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The business of awards

Country Standard Time Editorial, June 1997

It's easy to get lost in the hoopla of the various music awards shows. The highlights for the country crowd are the ACMs and the CMAs, otherwise known respectively as the Academy of Country Music and the Country Music Association.

And the Grammys have a slew of country awards as well.

These are big nights for the artists in terms of not only winning the awards, but also gaining recognition from wining or just getting a nomination plus a subsequent boost in record sales.

But the awards leave us scratching our heads for a few reasons. Lyle Lovett's "The Road to Ensenada" certainly was one of the finest country albums of 1996. But a funny thing happened to the long tall Texan on the way to the winner's circle at the Grammys. He hardly received any airplay on country radio at all. MCA made a push to get Lovett heard on radio, but the smart folks at radio decided it wasn't good enough. Never ever accuse radio programmers of having an ear for good country music.

BR5-49 is certainly a breath of fresh air in the current music scene where their lively blend of new and old songs are a most welcome contrast to paint-by-the-numbers music often coming out of Nashville.

BR5-49 received an nomination for best new group (losing out to Ricochet at the ACMs), but they also barely registered any airplay for their album and EP or singles on mainstream country radio.

The biggest joke has to be the ACM nomination of Burnin' Daylight for best new group. The trio had not even released an album yet - only a single had been - when the nominations came out. (And when the record was released, it wasn't earth shaking by anyone's ears.).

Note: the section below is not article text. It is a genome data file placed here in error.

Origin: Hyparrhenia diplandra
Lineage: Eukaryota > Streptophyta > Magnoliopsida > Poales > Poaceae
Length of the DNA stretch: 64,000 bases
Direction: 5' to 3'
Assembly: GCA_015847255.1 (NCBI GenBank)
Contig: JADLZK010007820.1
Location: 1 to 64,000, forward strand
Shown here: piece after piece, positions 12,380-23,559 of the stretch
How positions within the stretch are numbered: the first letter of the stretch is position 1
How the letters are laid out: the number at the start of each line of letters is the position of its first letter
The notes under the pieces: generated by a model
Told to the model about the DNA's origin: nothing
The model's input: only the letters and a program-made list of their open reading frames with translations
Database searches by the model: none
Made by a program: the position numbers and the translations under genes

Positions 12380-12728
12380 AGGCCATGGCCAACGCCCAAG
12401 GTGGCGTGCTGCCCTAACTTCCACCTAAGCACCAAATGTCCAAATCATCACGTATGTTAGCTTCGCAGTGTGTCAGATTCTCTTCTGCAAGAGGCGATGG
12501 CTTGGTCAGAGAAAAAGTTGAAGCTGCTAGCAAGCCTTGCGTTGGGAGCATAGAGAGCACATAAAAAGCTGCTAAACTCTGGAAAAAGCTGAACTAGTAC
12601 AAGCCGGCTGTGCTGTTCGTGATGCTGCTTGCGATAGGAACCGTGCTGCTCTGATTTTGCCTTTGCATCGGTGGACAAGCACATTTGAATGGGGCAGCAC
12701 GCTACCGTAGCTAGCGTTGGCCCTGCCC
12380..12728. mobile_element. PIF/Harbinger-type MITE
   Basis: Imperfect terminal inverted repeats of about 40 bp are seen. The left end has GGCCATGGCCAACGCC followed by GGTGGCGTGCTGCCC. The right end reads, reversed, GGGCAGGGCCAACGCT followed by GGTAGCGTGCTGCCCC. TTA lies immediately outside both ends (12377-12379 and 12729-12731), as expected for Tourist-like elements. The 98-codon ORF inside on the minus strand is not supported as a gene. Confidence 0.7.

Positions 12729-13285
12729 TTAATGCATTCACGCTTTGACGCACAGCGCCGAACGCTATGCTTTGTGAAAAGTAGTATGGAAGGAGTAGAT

In previous years, John and Audrey Wiggins received nominations even though their album had been released a few years before. They probably received the nominations because the categories were so bereft of contenders.

If you're getting the idea, the awards really don't mean that much, you're right.

The bottom line is don't place much credence on any of these awards.They certainly don't always necessarily reflect artistic merit. In fact, many deserving artists don't receive their just due. And when they do, it still leaves you wondering how someone deserving like Lovett got nominated when he received no airplay.

Fortunately, other times, artistic merit, airplay and awards (read "Patty Loveless") go hand in hand.

This all reflects the dichotomy between what radio and those doling out the awards pick as "worthy" country music, only leaving fans shaking their heads about the business of country music.